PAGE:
But church leaders weren’t prepared for the strangers they encountered when they bought a big, old and rapidly aging building in Cooper-Young in 2000.
They didn’t find bats in the belfry. They did find pigeons in the leaky ceilings, rats in the dank basement, roaches roaming the blistering plaster walls, spiders spinning around the cranky boilers, and what looked like a camp site in the sanctuary’s balcony.
“No way,” church moderator Julia Hicks thought to herself as she walked through the battered building in 2000, wondering if anyone other than a divinely inspired carpenter could turn “this behemoth ratty building into a tool of stewardship.”
First Congo, as it is known affectionately, eventually found a way.
Today, the spacious, gracious church hosts a thriving congregation of more than 300 as well as nearly three dozen ministries that provide thousands of others with food, clothing, shelter, schooling, counseling and instruction in everything from social justice to bicycle repair.
“I had never wanted to step into a building project and often joked about churches that felt the need for bigger and bigger cathedrals and sanctuaries. God had a laugh on me,” said Rev. Cheryl Cornish, senior pastor since 1988.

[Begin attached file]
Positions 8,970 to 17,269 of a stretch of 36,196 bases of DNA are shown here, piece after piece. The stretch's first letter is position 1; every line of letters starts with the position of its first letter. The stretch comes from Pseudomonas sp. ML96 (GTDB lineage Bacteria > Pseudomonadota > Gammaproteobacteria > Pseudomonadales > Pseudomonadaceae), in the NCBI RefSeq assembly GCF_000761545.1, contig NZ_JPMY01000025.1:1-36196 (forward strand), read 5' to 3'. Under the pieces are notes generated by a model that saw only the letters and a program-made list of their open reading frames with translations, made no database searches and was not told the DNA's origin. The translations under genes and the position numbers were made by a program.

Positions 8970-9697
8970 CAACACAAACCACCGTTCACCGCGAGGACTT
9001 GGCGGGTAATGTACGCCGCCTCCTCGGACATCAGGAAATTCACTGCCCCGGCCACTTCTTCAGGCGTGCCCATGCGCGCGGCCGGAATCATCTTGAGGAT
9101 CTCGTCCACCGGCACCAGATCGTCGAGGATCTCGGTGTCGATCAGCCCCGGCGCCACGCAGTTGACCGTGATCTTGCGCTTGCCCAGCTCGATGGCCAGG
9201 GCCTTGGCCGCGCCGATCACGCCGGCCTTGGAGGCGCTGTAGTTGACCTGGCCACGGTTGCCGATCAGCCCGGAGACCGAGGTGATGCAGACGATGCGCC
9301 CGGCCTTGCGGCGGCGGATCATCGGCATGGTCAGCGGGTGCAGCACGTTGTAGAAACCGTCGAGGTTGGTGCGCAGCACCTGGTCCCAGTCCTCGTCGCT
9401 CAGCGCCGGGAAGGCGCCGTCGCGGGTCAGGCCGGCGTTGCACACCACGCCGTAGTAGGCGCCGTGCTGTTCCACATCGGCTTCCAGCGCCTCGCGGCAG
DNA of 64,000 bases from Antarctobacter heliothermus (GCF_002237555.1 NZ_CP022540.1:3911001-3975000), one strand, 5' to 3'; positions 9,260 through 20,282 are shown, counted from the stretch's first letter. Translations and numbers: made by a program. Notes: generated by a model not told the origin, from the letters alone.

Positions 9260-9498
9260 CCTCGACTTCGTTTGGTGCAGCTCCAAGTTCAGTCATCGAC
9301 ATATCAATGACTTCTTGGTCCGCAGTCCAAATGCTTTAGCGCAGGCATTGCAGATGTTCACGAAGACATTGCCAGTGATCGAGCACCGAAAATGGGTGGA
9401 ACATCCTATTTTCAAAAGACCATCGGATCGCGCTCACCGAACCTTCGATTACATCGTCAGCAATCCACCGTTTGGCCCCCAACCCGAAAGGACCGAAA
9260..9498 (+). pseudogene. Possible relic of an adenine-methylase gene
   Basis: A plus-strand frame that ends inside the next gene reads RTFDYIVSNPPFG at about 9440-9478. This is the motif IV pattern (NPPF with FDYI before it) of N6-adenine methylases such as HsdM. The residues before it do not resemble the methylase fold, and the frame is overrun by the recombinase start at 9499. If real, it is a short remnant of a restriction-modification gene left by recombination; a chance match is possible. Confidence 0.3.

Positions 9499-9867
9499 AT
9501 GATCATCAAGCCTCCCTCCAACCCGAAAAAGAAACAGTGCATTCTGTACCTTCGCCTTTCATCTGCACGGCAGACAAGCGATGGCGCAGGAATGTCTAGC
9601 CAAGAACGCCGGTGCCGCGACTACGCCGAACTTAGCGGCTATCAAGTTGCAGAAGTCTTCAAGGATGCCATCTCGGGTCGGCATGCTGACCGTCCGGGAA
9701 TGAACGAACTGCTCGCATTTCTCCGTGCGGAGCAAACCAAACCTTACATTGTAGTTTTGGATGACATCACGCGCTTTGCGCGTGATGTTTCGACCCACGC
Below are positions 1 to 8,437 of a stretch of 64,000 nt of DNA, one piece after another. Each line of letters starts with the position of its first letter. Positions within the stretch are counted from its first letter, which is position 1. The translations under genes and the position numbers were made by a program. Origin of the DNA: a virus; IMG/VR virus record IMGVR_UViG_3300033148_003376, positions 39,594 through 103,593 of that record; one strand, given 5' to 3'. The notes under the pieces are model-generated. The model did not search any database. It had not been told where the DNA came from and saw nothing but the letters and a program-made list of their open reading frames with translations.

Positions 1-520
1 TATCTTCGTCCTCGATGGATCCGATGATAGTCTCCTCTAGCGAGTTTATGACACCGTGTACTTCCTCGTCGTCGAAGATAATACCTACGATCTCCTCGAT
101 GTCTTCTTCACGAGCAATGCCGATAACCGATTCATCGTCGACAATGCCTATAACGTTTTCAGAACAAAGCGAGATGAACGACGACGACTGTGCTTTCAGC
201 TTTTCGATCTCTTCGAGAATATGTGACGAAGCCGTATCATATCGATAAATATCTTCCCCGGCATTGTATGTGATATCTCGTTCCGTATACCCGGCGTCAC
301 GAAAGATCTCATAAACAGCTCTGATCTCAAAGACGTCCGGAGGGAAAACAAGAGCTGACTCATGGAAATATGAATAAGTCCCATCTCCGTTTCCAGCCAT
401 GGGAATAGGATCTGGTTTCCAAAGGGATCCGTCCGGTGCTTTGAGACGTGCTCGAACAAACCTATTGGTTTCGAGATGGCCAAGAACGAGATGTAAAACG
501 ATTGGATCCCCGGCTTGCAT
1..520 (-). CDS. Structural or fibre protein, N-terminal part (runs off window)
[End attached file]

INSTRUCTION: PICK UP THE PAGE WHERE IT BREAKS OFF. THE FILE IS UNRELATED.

“This building has been a source of such joy and adventure. When I walk into the hallways, I never know quite what to expect except that it will be something wonderful. I love having space to welcome people. I love seeing the creativity of this city on display. I love having artists and activists and counselors all sharing the hallways together.”
First Congregational Church has been sharing its space at various locations and in various ways for 150 years, as members were reminded at a sesquicentennial celebration earlier this month.